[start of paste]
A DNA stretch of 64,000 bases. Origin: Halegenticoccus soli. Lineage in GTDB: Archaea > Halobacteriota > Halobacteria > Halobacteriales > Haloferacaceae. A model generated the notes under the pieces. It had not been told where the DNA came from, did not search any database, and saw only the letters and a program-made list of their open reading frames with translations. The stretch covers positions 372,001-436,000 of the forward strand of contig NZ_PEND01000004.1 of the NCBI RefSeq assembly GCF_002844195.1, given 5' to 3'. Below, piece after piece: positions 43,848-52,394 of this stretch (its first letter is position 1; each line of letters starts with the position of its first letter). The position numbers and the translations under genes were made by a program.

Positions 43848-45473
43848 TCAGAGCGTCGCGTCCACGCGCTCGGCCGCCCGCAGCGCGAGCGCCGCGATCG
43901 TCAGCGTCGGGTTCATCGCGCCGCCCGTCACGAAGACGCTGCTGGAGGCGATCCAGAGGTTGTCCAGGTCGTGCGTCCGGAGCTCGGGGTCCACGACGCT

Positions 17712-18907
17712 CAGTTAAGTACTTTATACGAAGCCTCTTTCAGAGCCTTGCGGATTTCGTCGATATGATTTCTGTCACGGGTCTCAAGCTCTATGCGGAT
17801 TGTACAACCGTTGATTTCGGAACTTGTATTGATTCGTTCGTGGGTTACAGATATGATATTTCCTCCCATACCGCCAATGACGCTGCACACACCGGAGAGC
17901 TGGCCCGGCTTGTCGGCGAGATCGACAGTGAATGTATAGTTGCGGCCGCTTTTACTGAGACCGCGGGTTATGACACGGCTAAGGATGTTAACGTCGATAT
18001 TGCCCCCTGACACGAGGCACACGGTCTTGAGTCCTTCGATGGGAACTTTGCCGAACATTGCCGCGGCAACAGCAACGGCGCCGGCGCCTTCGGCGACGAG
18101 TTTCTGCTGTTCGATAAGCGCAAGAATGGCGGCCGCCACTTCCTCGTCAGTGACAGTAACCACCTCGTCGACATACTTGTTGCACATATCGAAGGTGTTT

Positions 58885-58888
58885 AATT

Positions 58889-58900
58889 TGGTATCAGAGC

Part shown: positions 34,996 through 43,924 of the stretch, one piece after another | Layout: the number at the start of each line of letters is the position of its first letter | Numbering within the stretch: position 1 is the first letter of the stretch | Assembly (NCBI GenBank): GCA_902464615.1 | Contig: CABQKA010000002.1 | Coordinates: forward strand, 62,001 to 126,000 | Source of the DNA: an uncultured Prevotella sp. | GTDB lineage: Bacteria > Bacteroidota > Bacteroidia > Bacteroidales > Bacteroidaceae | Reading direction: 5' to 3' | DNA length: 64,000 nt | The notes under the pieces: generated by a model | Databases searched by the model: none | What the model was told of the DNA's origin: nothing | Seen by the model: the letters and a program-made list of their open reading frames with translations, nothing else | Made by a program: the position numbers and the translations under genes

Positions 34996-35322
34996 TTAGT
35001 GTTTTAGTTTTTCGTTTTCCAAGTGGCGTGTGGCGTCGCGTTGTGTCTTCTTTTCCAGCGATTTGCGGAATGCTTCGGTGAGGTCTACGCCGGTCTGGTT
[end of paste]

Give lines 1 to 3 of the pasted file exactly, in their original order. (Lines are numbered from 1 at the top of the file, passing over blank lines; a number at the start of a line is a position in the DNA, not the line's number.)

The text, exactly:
A DNA stretch of 64,000 bases. Origin: Halegenticoccus soli. Lineage in GTDB: Archaea > Halobacteriota > Halobacteria > Halobacteriales > Haloferacaceae. A model generated the notes under the pieces. It had not been told where the DNA came from, did not search any database, and saw only the letters and a program-made list of their open reading frames with translations. The stretch covers positions 372,001-436,000 of the forward strand of contig NZ_PEND01000004.1 of the NCBI RefSeq assembly GCF_002844195.1, given 5' to 3'. Below, piece after piece: positions 43,848-52,394 of this stretch (its first letter is position 1; each line of letters starts with the position of its first letter). The position numbers and the translations under genes were made by a program.

Positions 43848-45473
43848 TCAGAGCGTCGCGTCCACGCGCTCGGCCGCCCGCAGCGCGAGCGCCGCGATCG